Hustle hard and then hustle harder. One of the reasons I was able to get out of debt quickly and save so aggressively is I had good incomes.
Notice that’s incomes, plural.
I am highly doubtful I would have made the progress I did if I hadn’t cultivated multiple sources of income over the past few years.
It’s for this reason that the single best advice I can give any twenty something is this:
Make as much money as you possibly can. Use it to pay your bills, kill your debt, and save for the future.
I think twenty-somethings are way too short-sighted when it comes to generating income. They’re all looking for 1 job to launch their career and pay all their bills, when realistically the best choice might be to work some extra part-time hours even if you have landed that first career role. Here are some ways I hustled during university and after graduation:
I tutored Chemistry
I tutored chemistry for $20 to $30 per hour beginning in my third year of university and continuing through my first year of professional work. Seriously, I would schedule tutoring sessions on my lunch break or after work, and even on weekends — even though I was employed full-time at a salary of $50,000. I did this to kill my student loan debt. Obviously the income wasn’t consistent, but it often translated to an extra $300 to $500 per month during the academic year. Almost all of that income went to debt repayment. When I received my annual raise at the 1 year mark in my professional job, I gave up tutoring but I love knowing that if I need extra cash and have a few hours to spare, all I have to do is post an ad for tutoring on a college bulletin board.
I taught Chemistry labs
Getting A’s can pay off financially in more than just scholarships. I taught the laboratory sections for two organic chemistry courses every spring and summer for 3 years — including the session after graduation! I could have packed up once I had my degree, but I was paid about $1,800 each session (10 days) and I taught 2 every year for a total of about $3,600 each summer. One year I even got a bit extra for helping write questions for the laboratory manuals. To accommodate TA-ing I simply booked vacation or got people to pick up shifts at whatever other job I was working (serving tables or fixing iPads) and dove in.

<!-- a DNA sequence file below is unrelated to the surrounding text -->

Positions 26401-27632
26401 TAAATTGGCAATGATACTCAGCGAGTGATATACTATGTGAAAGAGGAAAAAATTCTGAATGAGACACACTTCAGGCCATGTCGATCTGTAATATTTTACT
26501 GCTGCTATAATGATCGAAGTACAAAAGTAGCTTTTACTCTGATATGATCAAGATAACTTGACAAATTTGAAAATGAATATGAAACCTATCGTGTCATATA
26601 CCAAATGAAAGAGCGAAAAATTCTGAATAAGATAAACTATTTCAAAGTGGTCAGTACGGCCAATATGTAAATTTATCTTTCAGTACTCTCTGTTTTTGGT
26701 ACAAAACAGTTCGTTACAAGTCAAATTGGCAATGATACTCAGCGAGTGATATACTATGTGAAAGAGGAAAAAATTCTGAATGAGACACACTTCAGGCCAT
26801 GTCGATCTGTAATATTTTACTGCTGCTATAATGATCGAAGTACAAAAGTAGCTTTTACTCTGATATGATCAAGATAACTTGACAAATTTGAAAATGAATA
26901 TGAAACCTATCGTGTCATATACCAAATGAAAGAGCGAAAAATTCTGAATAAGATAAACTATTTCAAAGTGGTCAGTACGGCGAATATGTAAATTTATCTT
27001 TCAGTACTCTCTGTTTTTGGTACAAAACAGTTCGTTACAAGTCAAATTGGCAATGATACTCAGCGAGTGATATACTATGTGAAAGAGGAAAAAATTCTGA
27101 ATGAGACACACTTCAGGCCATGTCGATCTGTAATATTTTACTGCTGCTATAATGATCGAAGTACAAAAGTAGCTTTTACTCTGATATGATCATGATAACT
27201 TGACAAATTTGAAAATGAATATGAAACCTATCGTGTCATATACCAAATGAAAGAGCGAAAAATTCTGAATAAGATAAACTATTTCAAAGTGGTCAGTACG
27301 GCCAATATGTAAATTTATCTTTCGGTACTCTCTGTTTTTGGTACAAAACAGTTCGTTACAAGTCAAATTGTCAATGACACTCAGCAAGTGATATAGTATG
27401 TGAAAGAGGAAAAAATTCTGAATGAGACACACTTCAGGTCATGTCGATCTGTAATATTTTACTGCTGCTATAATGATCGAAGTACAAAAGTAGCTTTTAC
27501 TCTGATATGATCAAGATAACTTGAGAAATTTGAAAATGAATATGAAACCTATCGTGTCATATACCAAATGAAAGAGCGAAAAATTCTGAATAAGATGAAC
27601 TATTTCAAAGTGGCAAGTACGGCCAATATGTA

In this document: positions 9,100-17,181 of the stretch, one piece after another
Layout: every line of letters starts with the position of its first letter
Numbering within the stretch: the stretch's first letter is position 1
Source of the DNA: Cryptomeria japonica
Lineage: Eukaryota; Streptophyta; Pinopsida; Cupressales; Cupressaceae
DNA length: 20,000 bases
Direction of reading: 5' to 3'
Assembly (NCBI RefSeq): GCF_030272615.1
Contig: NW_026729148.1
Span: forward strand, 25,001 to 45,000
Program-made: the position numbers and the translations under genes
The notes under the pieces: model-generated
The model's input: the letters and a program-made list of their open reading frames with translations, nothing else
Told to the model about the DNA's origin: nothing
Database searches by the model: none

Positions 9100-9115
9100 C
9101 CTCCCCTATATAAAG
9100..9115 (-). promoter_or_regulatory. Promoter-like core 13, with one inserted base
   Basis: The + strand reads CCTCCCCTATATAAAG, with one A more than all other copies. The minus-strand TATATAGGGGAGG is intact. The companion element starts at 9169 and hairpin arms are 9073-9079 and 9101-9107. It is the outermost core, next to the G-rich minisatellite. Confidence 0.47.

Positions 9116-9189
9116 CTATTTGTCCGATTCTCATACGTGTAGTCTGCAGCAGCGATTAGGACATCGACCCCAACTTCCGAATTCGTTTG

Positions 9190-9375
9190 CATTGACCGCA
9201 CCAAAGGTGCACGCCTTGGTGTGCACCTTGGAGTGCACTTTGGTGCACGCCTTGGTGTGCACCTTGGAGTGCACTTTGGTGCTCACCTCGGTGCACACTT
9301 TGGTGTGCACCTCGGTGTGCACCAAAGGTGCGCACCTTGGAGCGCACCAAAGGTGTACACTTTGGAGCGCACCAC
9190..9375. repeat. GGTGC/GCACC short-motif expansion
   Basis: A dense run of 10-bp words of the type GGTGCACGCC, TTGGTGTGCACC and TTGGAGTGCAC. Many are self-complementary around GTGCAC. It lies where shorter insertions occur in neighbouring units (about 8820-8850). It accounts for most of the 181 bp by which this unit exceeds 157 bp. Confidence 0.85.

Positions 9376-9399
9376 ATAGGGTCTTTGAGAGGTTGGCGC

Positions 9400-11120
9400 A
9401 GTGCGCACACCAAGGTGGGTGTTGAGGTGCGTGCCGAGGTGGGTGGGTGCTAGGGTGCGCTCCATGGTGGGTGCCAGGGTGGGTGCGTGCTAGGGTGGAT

I did inventory for large department stores
To this day this remains one of the most random and most profitable short-term side hustles I’ve ever found. Looking for extra work, I found an inventory service advertising on Kijiji that they needed extra hands for a few contracts. I was hired and scanning barcodes within 1 week. The work was mind-numbingly boring and I had to wear a really ugly shirt, but I remember being paid $14 or $15 per hour and all I had to do was scan the price tags on pillows and comforter sets in The Bay. Once I had a few successful jobs under my belt, the company would email me whenever extra work came up. My schedule got too packed for this to become a regular source of income, but at the time it was great to help with the bills.
I worked part-time at the Apple store
There are few things as unglamorous as working a retail job at age 25 just like you did at age 15, but I did. I picked up this gig when my graduate student stipend ($24,000 per year, minus tuition!) proved insufficient for my financial plan. I’m not a fan of standing on concrete floors all day, but this job was so good for my bank account, I can’t even think where I’d be without it. When I decided to drop out of my MSc., the Apple store filled a gap giving me full-time hours until I found my first professional job.
I was a babysitter/nanny
One of the best jobs I ever had was nannying full-time in the summers and then part-time between classes during the school year. I organized my class schedule with that of the family I worked for, and this became a regular sources of extra money for me. In the evenings and weekends when I wasn’t babysitting, I served tables. Being a nanny gave me almost full-time income at great hours. Additionally there was a non-monetary pay off of becoming lifelong friends with a great family!
I wrote (and wrote, and wrote, and wrote)
Once Money After Graduation started to really grow, my Google AdSense and affiliate income started to become a regular thing. After I had been featured in MoneySense Magazine and a few newspapers, I started to get some freelance writing contracts. As many of you know, I’ve been writing for American Student Assistance on their SALT Money blog for two years. That’s a monthly paycheque that’s been helping out for a long time!
What about now?
I never stop hustling. I can’t — I like money too much! Thankfully, an internship came through so you won’t find me folding yoga pants or serving beer in a cowboy hat, but my side hustles were at the ready.
If you’re struggling to make ends meet, pay off your debt, or save for a particular goal, you might just be one side hustle away from making it happen.